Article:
The Health Benefits of Lobelia

Said to help with smoking cessation, the herb may be toxic

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Lobelia (Lobelia inflata) is a plant used in herbal and homeopathic medicine. Said to expel mucus from the respiratory tract, it is used to treat respiratory problems. In addition, some individuals use lobelia to help them quit smoking, sooth muscles, support alcoholism recovery, and more.

While this wide range of uses is attractive, lobelia is listed in the U.S. Food and Drug Administration's Poisonous Plant Database as a potentially toxic herb. It should be avoided. It is banned in Bangladesh and Italy.

If, despite this, you do decide to use lobelia, it's best to consult your medical provider and use extreme caution. Since there are limited human studies, not much is known about its effects.

Commonly Known As

Asthma weed, bladderpod, emetic herb, gagroot, herbe à asthme, Indian tobacco, Lobelia inflata, Lobélie, Lobélie brûlante, Lobélie enflée, Lobélie gonflée, pukeweed, tabac Indien, vomit wort, wild tobacco

Health Benefits

To date, research on the potential health benefits of lobelia has yielded mixed results. Advocates tout lobelia as a natural remedy for the prevention or treatment of the following health problems:

  • ADHD
  • Alcohol use disorder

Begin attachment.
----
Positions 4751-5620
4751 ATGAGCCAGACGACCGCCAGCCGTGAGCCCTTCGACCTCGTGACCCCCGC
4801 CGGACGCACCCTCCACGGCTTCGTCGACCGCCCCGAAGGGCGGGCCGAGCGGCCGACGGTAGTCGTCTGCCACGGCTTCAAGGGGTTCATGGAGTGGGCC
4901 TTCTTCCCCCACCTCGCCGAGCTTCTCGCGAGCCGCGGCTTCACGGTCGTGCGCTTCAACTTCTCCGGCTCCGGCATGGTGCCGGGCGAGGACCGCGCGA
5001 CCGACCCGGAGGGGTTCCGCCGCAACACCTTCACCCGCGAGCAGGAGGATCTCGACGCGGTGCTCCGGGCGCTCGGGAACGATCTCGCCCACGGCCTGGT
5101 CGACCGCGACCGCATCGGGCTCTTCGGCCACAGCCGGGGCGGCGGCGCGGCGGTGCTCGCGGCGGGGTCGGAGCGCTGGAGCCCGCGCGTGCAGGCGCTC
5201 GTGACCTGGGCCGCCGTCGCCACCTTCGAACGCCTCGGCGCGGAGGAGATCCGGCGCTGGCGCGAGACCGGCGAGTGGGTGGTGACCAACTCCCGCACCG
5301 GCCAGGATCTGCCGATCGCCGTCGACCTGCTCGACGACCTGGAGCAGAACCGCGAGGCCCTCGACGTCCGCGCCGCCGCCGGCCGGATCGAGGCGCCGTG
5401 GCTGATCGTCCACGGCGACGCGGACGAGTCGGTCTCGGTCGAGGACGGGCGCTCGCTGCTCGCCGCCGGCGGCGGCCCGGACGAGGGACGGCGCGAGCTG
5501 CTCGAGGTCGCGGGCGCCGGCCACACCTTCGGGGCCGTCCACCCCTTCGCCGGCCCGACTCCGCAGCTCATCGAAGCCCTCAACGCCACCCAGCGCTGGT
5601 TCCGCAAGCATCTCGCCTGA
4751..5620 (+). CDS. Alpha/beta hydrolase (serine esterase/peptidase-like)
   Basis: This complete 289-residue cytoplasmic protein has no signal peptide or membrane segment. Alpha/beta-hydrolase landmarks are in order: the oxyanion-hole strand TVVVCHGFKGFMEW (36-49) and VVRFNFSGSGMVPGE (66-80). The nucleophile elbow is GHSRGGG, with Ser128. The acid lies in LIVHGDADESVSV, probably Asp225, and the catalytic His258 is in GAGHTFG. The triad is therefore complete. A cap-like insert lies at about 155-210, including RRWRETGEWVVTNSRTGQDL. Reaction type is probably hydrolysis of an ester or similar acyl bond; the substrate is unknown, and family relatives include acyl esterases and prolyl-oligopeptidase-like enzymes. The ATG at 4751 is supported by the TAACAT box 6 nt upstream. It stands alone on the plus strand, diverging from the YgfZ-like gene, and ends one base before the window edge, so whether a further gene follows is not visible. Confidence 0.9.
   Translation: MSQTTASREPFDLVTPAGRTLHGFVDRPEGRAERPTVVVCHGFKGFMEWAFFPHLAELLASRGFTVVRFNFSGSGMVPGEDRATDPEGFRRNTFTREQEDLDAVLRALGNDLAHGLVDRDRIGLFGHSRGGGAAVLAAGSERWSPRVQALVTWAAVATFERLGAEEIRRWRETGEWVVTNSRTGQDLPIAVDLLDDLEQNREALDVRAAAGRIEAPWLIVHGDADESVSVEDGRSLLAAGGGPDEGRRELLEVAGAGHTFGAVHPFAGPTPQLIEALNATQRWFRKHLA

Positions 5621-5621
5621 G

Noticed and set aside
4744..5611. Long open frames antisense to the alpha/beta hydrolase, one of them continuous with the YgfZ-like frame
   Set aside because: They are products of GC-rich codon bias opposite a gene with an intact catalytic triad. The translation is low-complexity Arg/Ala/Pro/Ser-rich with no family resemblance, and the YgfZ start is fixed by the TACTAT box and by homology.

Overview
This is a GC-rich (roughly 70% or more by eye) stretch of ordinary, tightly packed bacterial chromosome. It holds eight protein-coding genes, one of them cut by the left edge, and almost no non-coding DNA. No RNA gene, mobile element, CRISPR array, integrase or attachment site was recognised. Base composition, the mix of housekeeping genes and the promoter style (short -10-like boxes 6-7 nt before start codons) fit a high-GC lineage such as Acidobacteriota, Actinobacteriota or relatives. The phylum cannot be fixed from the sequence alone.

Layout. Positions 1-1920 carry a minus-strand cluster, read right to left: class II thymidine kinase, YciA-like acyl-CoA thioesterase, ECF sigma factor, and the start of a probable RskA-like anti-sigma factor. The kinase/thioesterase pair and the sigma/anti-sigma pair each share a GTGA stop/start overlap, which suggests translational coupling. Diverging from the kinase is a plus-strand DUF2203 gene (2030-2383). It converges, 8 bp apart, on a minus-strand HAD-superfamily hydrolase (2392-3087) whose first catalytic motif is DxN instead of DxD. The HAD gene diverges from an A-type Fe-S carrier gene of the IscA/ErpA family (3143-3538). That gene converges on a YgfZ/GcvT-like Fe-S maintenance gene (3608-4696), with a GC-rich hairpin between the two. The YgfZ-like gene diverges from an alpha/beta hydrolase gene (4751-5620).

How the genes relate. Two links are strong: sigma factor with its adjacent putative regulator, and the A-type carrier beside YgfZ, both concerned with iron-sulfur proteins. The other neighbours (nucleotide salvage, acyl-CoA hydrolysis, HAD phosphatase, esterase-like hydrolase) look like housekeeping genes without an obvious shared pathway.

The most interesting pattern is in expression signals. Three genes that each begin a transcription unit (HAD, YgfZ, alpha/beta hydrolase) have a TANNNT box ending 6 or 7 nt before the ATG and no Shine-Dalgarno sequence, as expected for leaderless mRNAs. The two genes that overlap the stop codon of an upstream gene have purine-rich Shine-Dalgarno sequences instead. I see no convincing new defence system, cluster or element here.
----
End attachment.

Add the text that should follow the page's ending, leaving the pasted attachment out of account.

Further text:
• Asthma 
  • Bronchitis 
  • Cough 
  • Depression
  • Pneumonia
  • Smoking addiction

And when applied topically:

  • Bruises
  • Insect bites
  • Muscle pain or sprains
  • Ringworm

Scientific studies do not support all of these benefits, however (either for lobelia or a compound it contains called lobeline). Here's a sense of the limited research related to some of the more popular benefit claims.


In animal studies, lobeline has been linked to reduced alcohol preference and lower alcohol consumption. To date, however, there are no human studies to prove that lobeline can help treat alcoholism.

Smoking Cessation

Lobelia has been promoted to help people fight the effects of nicotine withdrawal by increasing levels of the neurotransmitter dopamine in the brain (which has an effect similar to cigarettes). Analysis of both short- and long-term research, however, determined that lobelia appears to offer no benefit in smoking cessation.

Lobeline was once a common ingredient in over-the-counter products used to alleviate symptoms associated with nicotine withdrawal. However, in 1993, the FDA issued a ban on the sale of anti-smoking products containing lobeline due to a lack of evidence of the ingredient's effectiveness as a nicotine substitute.


Preliminary mice studies show that lobeline may help alleviate depression by influencing certain brain chemicals involved in regulating mood. There are no sufficient human studies on this.

Respiratory Disorders

Lobelia is often touted for its use in such respiratory conditions as asthma, bronchitis, and pneumonia. This is because the herb is said to act as an expectorant, helping to thin mucus (phlegm), cause a more productive cough, and help you to breathe better. Unfortunately, here too, there is not a sufficient amount of research to back up these claims.


A small human study found that lobeline helped to improve working memory in adults with attention-deficit/hyperactivity disorder (ADHD), but few improvements were found in attention.